Estonian intelligence service coping with the latest spy revelation

Uno Puusepp
12/16/2014 1:43 PM
Category: Politics

Uno Puusepp's broadcasted admission at the Russian TV-channel NTV that he worked for Russian FSB for 15 years, while being simultaneously employed at the Estonian equivalent, the Internal Security Service (ISS), took Estonian society by surprise, but the politicans and public have retained a united front.

The Russian media channel NTV claimed last week that Uno Puusepp, an Estonian and a former employee of the ISS, was in fact a Russian spy.

The former ISS chief Raivo Aeg who was in charge from 2008-2013 and will stand for the parliament next year, admitted to Estonian media that former KGB employees were indeed recruited after the country regained independence from the Soviet Union, but in technical positions only. It has been reported that 14 former KGB workers were employed at ISS in 1991, but all of them had either left the organisation or retired by 2013.

According to Aeg, no former KGB agents were employed and the technical operatives were recruited only because Estonia lacked people with relevant skills at the time when the Internal Security Service was created. Uno Puusepp was working in wiretapping, for example. Because of the technical position, he managed to keep a low profile and apparently slipped through any suspicion. Puusepp left ISS in 2011 and Estonia earlier this year, residing now in Moscow. He is married to a Russian.

Aeg said that the reason why the former KGB workers were allowed to continue working even after 20 years of regaining independence was because ISS did not see a reason to sack them after so long period of working for the independent Estonia, and without any concrete evidence.

Estonian politicians, including the Interior Minister Hanno Pevkur and a former Police Chief and MP Ain Seppik, have largely agreed that the objective of the spy revelation, which came from Russian media, is to discredit Estonia and its security services in the eyes of its partners, and create distrust among the public.

"This step was made with an objective to discredit the Estonian state. It's not made in the context of internal politics but with an eye to more global aims. It doubtlessly sows some uncertainty in relation to the enlargement of NATO. It could also have a destabilizing effect on the relationships within the EU and especially on that between Estonia and the US," Seppik said on Monday.

According to Russian media, Puusepp passed secrets from Estonia's NATO allies and particularly the United States, Britain and Germany to Russia's federal FSB, while working at the ISS for 20 years, from 1991 until 2011. The programme in which the revelation was made, went as far as to claim that „every paper that was on the table of the director of Estonian ISS, ended up also in Moscow“. Nikolai Ermakov, a businessman and a former KGB employee who was Uno Puusepp's contact person, claimed on the TV-programme that thanks to Puusepp, ISS's effectiveness with spying on Russian affairs was "decreased by 80%".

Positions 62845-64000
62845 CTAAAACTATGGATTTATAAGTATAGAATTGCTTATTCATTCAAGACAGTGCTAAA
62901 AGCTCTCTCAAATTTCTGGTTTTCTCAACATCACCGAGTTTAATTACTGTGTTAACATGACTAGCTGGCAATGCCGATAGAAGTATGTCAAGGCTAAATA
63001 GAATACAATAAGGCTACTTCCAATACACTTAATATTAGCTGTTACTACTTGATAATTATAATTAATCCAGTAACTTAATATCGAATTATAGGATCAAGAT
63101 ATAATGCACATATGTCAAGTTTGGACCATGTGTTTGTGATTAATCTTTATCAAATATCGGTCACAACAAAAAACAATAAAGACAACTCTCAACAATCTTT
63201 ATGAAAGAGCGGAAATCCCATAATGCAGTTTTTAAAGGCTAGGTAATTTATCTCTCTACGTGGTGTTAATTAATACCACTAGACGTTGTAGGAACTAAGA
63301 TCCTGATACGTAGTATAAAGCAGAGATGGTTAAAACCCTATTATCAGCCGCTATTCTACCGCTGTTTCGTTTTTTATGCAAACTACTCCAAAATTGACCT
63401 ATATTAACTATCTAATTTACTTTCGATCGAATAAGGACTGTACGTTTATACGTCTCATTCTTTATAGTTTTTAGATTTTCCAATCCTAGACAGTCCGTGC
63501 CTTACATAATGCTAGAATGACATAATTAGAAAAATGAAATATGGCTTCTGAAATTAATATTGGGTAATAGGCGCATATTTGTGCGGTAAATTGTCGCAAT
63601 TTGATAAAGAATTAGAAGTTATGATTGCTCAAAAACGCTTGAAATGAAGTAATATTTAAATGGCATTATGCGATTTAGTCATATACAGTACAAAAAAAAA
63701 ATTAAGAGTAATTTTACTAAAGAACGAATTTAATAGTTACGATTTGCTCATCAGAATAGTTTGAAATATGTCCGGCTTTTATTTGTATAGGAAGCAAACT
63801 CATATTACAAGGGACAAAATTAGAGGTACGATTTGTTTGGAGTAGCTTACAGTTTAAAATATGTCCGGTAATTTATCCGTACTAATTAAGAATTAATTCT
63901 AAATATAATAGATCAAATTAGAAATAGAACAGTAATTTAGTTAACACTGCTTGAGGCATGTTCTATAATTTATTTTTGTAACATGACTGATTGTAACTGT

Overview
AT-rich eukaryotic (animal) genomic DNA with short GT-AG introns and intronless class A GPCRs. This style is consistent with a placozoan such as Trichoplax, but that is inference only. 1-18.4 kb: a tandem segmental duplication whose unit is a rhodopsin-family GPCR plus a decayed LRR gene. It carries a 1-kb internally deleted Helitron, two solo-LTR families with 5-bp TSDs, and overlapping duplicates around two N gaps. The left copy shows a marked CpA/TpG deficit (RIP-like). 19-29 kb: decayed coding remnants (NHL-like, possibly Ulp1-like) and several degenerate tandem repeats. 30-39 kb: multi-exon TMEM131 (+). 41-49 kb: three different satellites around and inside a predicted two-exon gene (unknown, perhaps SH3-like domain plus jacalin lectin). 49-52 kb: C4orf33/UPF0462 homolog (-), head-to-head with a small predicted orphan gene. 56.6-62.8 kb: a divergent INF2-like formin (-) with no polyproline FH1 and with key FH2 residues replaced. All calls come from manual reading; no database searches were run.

Edward Lucas, The Economist's senior editor and a long-time critic of Putin's regime, said in an interview with ERR's "Aktuaalne Kaamera" on Monday that ISS should have terminated employment contracts with former KGB workers earlier, but also stressed that the spy revelation came in the programme with clear propaganda objective, rather than independent journalism.

Lucas said that it is likely that the revelation was clearly directed against Estonia as part of info war, because it is unusual that a secret service would disclose their agent's identity so publicly, as FSB has done in this instance.

“It is possible that there is already an investigation against Puusepp going on in Estonia and the Russians thought that there is nothing to lose anymore. It is also possible that the programme was aimed at the Russian public to confirm the perception that Estonia and the Baltic states are hotbed for Western spies. And perhaps it was also aimed at Estonians, to create mistrust and show that their Internal Security Service is not as assured and efficient as thought. But I would be very careful to believe the Russian claims – all of them are designed to serve a certain political implication,” Lucas said.

But Lucas conceded that Estonians have a right to ask the question why the former KGB employees were kept on for so long at ISS.

“I think that it is a right question, especially from the point of view of Estonian taxpayers,” he said.

“If I was an Estonian taxpayer, I would wonder that in the circumstances where the ISS has had a substantial budget over the years, why did it not train and educate new people to take the technical positions the former KGB employees filled. Why was ISS relying on the people who were meant to just fill in after the country regained independence and lacked the skills, for so long? It should be possible to train new people who don't have the same risk factors, as the former KGB workers had,” Lucas said.

S. Tambur

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